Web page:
ISSN (Print) - 0012-9976 | ISSN (Online) - 2349-8846

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The Daily Swayamvara

A Commuter’s Quandary

Finding willing rickshaws and taxis for one’s daily commute in Mumbai is a hit-and-miss affair.

The swayamvara was a process in ancient India whereby a woman of marriageable age would choose a husband by garlanding him, from amongst a line of suitors. Every morning, as I stand on the street outside my building, I feel like a suitor in a swayamvara, one in a queue of several individuals waiting for a rickshaw driver to stop and “garland” me by agreeing to ferry me to the railway station from where I catch the train to work: the daily swayamvara.

In Mumbai—where I live and spend long hours on my daily commute—most rickshaw drivers just rush past commuters, not even deigning to stop. Others slow down as they pass by, inquire about your destination, reject you if your destination doesn’t suit them at that particular point of time, and drive off in a great hurry, leaving one wondering whether driving a rickshaw is a profession or a pastime. Some rickshaw drivers come to a complete halt, usually a few feet ahead of the hopeful commuter, and look back nodding upwards, thereby conveying a positive vibe, only to turn them down the moment after the destination is revealed. Consecutive rejections leave you feeling rather dejected, frustrated, and livid, prompting you to ask the next rickshaw driver you hail, “Where do you want to go? Why don’t you take me there?” The sarcasm is lost on most of them. They look at me in disbelief. This daily swayamvara could take anywhere between 20 minutes to half an hour, till I am finally “garlanded” and taken to the train station for the next leg of my commute.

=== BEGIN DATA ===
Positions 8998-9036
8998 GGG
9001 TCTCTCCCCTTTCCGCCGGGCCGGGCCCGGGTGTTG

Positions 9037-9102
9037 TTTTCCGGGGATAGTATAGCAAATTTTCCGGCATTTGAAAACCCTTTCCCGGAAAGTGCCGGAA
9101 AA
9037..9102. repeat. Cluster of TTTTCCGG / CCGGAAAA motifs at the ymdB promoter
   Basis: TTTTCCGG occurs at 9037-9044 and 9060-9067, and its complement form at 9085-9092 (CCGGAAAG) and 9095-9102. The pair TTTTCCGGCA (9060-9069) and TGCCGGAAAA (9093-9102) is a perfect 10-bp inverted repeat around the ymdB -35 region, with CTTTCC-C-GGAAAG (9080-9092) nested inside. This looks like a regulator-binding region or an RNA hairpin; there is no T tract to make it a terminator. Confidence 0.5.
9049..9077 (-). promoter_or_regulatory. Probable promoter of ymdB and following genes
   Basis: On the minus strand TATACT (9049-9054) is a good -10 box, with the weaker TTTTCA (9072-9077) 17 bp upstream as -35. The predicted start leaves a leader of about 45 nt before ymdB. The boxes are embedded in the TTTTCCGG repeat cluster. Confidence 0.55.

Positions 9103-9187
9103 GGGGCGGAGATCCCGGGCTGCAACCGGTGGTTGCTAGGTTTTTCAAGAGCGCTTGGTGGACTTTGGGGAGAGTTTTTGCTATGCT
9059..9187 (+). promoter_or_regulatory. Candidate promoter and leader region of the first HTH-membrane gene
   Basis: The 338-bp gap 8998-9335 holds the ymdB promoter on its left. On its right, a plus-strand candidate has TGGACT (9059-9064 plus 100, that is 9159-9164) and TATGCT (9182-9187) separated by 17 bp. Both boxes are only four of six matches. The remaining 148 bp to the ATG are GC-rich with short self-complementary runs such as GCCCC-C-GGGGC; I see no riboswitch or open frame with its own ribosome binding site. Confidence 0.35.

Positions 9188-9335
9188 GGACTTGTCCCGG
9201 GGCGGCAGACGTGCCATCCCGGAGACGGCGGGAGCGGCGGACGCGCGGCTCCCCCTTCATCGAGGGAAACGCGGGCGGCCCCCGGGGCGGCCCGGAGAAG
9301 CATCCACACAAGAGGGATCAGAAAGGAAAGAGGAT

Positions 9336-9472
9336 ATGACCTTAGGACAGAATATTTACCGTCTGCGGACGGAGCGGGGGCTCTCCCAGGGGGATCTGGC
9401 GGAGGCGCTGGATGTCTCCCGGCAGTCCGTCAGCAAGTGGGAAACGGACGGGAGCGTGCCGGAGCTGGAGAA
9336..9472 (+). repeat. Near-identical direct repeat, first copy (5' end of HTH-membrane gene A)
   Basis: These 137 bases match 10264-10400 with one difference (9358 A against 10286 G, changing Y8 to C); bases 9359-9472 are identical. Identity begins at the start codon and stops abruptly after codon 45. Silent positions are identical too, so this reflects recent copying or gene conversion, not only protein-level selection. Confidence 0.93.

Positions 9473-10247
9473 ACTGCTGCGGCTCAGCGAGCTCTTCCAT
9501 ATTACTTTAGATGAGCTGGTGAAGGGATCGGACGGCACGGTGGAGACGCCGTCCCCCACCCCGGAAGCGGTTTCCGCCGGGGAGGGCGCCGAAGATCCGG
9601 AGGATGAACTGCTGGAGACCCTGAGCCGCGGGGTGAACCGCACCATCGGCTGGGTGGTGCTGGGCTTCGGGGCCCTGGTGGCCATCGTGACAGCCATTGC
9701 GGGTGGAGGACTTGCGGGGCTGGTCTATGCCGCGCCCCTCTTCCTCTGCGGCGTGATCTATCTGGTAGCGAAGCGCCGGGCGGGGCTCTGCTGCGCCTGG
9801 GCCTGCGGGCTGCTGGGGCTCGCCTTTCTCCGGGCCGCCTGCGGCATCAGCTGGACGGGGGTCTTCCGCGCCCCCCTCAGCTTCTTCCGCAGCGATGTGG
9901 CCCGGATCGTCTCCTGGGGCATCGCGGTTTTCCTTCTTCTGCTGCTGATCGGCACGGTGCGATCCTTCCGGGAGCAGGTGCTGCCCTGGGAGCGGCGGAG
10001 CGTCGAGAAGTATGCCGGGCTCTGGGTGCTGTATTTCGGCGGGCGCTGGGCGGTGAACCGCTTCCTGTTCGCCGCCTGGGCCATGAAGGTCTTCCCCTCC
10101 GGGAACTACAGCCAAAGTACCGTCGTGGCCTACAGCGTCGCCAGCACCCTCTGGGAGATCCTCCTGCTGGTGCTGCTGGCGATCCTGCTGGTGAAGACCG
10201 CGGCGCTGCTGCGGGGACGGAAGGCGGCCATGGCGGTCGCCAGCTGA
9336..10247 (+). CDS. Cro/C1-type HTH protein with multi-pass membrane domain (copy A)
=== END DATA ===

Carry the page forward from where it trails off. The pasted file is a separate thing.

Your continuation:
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Updated On : 2nd Aug, 2019
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